I tried hard to bring out this point toward the end of my book — whether or not people in Japan believe in exorcism. I think that there is now an overemphasis on trying to disprove the literalness of most religious experience — and this, again, is where I’m indebted to Karen Armstrong and others.

I don’t think the “point” of most religious experience is whether or not it can be proven scientifically. Obviously, it can’t be. I mean, we can measure brain waves when people meditate and see that they do in fact undergo a physical change. But there is no proof that would placate a hard core scientist that God, the being, exists. But I don’t think that’s the “point” of God.

Can you prove love? Can you recreate it in a laboratory? Can you locate grief? Can you prove or force faith? Can you prove to someone who hates Mozart that Mozart was a genius? I don’t think that you can. To an extent, all these things are subjective. They are a reflection of personal experience in the world. This is for me the realm of all that is spiritual or religious.

That’s the power of culture. It is the collective wisdom of people who have, for centuries, tried to address the deepest and most difficult questions about being alive.

I think a healthy relationship with religion understands that it is metaphoric, that it expresses something you feel inside you. To go down the path of trying to factually prove all religious experience, or to insist that religion has a predictable and causal relationship with the elements of the universe is, I think, a misuse of the power of religion. But if you understand that, as in my case, a Japanese female shaman might know how to speak to me in such a way as to assuage my grief, when all logical paths have been exhausted, then what’s wrong with that? That’s the power of culture. It is the collective wisdom of people who have, for centuries, tried to address the deepest and most difficult questions about being alive.

Finally — a note about female shamans. Anthropologists think that once upon a time, we all lived in a matriarchy. There are vestiges of this matriarchy around the world, though this was stamped out. The vilification of witches, for example, is seen by some as an example of how the old European matriarchy was ultimately repressed. We know that female shamans once ruled most of Asia. Japan, because it is an island located at the end of the Eurasian continent, has preserved some of these traditions in the form of the female shaman, though she is disappearing. I find this fascinating. Given our current concern with equal rights for women, I wonder what lessons from history we might learn that are applicable to the modern world that can make our lives better.

Kavanagh: As a writer, what books and authors are you and your writing in conversation with? I think this is a more accurate way of asking about influence — seeing writing as a conversation with culture.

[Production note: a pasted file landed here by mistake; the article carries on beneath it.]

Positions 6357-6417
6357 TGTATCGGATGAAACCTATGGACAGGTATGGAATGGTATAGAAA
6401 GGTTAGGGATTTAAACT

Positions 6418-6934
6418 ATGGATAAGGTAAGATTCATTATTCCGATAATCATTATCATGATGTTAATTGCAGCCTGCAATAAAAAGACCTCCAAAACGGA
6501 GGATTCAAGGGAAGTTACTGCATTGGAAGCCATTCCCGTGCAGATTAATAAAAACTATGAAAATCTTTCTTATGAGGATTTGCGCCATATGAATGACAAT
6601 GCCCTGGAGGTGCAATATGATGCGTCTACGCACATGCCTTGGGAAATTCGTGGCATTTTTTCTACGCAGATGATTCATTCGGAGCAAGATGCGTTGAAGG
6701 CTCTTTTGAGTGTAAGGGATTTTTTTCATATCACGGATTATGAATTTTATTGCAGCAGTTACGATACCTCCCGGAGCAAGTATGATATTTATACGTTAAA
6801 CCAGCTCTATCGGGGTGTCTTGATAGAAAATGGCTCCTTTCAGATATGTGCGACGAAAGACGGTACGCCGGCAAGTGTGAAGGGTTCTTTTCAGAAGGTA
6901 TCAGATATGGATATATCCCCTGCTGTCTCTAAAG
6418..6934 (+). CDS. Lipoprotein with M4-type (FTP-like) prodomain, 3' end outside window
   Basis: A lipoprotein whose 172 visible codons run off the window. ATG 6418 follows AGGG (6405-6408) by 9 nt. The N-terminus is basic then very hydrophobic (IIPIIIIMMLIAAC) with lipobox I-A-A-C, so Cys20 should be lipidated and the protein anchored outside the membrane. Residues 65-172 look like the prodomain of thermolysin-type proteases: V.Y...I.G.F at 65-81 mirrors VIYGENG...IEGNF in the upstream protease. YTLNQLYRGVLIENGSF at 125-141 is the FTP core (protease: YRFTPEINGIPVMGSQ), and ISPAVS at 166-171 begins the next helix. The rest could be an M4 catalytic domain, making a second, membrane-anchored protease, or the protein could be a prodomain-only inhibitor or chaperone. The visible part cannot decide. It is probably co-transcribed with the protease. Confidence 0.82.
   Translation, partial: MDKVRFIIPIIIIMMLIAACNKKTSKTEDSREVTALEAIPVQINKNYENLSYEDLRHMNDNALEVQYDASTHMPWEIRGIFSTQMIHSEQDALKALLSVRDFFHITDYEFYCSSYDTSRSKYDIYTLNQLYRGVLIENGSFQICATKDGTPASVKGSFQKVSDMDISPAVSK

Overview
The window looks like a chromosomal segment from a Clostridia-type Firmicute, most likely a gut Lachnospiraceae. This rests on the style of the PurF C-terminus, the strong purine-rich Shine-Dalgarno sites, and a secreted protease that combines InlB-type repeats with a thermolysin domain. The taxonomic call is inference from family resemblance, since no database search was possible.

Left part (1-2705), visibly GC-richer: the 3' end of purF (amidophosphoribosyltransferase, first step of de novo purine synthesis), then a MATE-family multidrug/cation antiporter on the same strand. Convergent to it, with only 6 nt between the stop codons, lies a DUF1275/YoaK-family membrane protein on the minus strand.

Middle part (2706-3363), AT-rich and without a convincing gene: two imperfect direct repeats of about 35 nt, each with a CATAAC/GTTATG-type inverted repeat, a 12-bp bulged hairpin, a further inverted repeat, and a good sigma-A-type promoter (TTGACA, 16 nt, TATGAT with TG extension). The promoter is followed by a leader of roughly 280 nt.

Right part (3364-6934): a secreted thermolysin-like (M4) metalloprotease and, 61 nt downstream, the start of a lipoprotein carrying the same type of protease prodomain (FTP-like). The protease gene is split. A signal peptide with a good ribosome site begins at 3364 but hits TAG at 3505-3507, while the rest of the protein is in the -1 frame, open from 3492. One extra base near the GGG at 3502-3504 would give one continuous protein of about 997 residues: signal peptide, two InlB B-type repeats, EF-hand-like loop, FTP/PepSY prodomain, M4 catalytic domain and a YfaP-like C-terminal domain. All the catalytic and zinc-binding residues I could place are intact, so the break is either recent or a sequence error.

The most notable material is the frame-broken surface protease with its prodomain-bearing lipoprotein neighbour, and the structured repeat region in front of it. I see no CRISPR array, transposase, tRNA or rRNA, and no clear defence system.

Mockett: This is a challenging question — one in which my reflex is to obfuscate or hide. But I’ll try to answer.

For every book that has cast Japan as a funny, weird, quirky, “oh the inscrutable East” kind of place, I am trying to say: No, here is what is human. Not only am I showing you what is human about Japan, but hopefully expanding your understanding of what is to be human, period. It is easy for us to access the humanity in stories that are set in cultures that have Judeo/Christian roots. This is true, even if one is a diehard atheist, which, frankly, is an attitude that comes from the Judeo/Christian tradition anyway, and its efforts to convert all and explain all and control all of the external world.

To Karen Armstrong, I am saying, yes, I understand that difference between mythos and logos, and here is a modern country (Japan) that did not stamp out its pagan and animistic religion, but kept it alive in tandem with a more modern religion (Buddhism). Might this not point to a healthy way that modern man can live with religiosity in his life?

To Richard E Nisbett, the distinguished professor of Social Psychology at Ann Arbor, I am saying: well, yes, as a matter of fact, our culture does literally determine what we see in our environment and landscape. In fact, it impacts what kinds of advertising work on us. It impacts how we want to design our houses, our temples and our parks. But in as much as all this helps us to understand foreign cultures, doesn’t it also speak to what the human mind can do, and how, in a very practical, non-hippy-dippy-I’m-on-a-vision-quest-pass-me-the-bong kind of way, the mind can actually expand? Don’t we want it to?

To Hayao Kawai, the Japanese Jungian psychologist whom I never met, and who sadly passed away a few years ago, I would say: I read your books and they changed my understanding of the psyche and thus of story. And while I know your work was partly intended to help the Japanese understand themselves, I can’t help but feel that it has also given us the basis from which to understand more about people and culture in general. Shouldn’t we train ourselves to understand that a story can resolve “with a beautiful image,” and that in wabi sabi, beauty is only complete when we accept death?

I paraphrase here, but Katherine Hepburn once said that she didn’t like Meryl Streep’s acting because all one heard was “click click click.” Hepburn found Streep too calculated.

Often, now, when I read a novel, I hear the click click click of it. And I don’t want to.

To all the young writers out there, then, I say stretch yourselves. There is no one right way to write a novel or to structure it. We are at an exciting time when how we read changes, and that means our stories can change too. Please be brave and bold and be thinkers, in addition to observers and craftsmen and women. And eliminate the “click click click” from your book. Because it exists in a lot of books.